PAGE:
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Voices of the Oneidas in Wisconsin


Oneida lacemakers in the early 1900s (image courtesy of the Oneida Nation Museum)

In this just-released hardcover volume from the Wisconsin Historical Society Press, the Oneidas of Wisconsin tell their own story in a richly diverse contemporary history. "A Nation within a Nation: Voices of the Oneidas in Wisconsin" gathers first-person accounts, biographical essays and scholars' investigations focusing on the period of 1900-1969.

Fighting for Land and Identity

The cover of "A Nation within a Nation"

In the wake of removal from their native New York, the Oneida people settled near what is now Green Bay, on 65,000 acres of commonly held land. But in 1887 the Dawes Act paved the way for a devastating break-up of the reservation, and within a lifetime the Oneidas saw their land holdings plummet to fewer than 200 acres. Throughout struggles with poverty, oppression and governmental interference and assimilationism, Wisconsin Oneidas remained connected as a community and true to their Iroquois roots. They also refused to relinquish their dream of reclaiming their land, and in recent years have not only stopped the land loss, but have begun to reverse it.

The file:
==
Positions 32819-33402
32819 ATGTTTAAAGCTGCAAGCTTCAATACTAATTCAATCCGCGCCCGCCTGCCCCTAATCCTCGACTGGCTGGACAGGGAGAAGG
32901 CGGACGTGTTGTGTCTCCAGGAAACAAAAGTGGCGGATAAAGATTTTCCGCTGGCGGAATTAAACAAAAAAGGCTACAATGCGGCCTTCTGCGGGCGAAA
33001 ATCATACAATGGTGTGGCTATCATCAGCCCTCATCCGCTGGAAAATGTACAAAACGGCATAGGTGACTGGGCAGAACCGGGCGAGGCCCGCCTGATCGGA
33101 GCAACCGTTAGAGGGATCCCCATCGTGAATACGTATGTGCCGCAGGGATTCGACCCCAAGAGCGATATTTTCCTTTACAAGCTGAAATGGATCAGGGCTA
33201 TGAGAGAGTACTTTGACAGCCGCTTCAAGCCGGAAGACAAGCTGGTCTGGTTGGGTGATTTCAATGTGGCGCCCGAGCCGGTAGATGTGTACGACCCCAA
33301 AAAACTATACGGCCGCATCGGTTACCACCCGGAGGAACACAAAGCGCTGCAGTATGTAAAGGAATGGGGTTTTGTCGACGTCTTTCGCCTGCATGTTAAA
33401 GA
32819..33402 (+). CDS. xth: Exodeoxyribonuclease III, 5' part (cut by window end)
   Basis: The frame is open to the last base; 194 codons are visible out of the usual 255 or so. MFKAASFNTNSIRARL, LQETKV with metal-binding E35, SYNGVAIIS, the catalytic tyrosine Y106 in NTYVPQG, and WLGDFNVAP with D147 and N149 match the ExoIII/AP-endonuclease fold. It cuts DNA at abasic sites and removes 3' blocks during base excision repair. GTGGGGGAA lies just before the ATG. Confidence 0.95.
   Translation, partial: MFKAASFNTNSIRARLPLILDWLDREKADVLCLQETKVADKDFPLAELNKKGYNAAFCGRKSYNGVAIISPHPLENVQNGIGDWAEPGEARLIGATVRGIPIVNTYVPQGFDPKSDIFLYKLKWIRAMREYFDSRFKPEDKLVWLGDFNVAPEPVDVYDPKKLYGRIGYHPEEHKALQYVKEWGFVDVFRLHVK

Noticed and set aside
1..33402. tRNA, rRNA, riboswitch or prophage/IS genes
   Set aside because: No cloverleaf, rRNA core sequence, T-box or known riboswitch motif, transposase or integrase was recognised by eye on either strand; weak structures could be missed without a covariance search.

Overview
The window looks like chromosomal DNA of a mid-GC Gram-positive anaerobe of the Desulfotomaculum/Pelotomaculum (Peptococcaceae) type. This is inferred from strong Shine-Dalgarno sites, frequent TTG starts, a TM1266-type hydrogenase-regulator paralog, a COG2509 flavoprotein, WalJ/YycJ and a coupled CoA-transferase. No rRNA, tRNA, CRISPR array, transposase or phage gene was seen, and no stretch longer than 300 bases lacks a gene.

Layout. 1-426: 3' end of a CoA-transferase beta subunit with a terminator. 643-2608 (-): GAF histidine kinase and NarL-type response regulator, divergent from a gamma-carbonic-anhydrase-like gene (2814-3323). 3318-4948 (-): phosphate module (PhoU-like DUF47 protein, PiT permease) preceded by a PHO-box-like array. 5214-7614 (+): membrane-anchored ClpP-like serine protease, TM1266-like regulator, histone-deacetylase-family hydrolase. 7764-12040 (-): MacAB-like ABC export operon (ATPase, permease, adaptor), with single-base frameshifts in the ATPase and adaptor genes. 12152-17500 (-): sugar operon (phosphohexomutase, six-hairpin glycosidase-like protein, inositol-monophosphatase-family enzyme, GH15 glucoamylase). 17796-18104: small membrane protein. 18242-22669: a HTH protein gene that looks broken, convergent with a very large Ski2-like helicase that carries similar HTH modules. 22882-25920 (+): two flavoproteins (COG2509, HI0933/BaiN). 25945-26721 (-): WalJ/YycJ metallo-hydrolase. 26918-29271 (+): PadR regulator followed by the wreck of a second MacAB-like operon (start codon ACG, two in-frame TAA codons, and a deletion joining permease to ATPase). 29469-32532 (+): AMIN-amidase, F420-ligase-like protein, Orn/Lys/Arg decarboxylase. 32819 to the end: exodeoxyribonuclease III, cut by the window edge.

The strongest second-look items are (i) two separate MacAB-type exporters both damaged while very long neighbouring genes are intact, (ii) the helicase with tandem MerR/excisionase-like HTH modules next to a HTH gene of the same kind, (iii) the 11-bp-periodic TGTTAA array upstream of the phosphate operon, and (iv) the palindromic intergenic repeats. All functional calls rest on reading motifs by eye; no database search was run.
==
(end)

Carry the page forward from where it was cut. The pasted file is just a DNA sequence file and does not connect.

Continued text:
A Community Speaks

Editors L. Gordon McLester III and Laurence M. Hauptman show how Wisconsin Oneida leadership has helped to shape history — not only for Native Americans, but for Wisconsin and the United States. A story of survival and of the Native American quest for recognition of sovereignty, "A Nation within a Nation" is community history at its best.

:: Posted December 2, 2010

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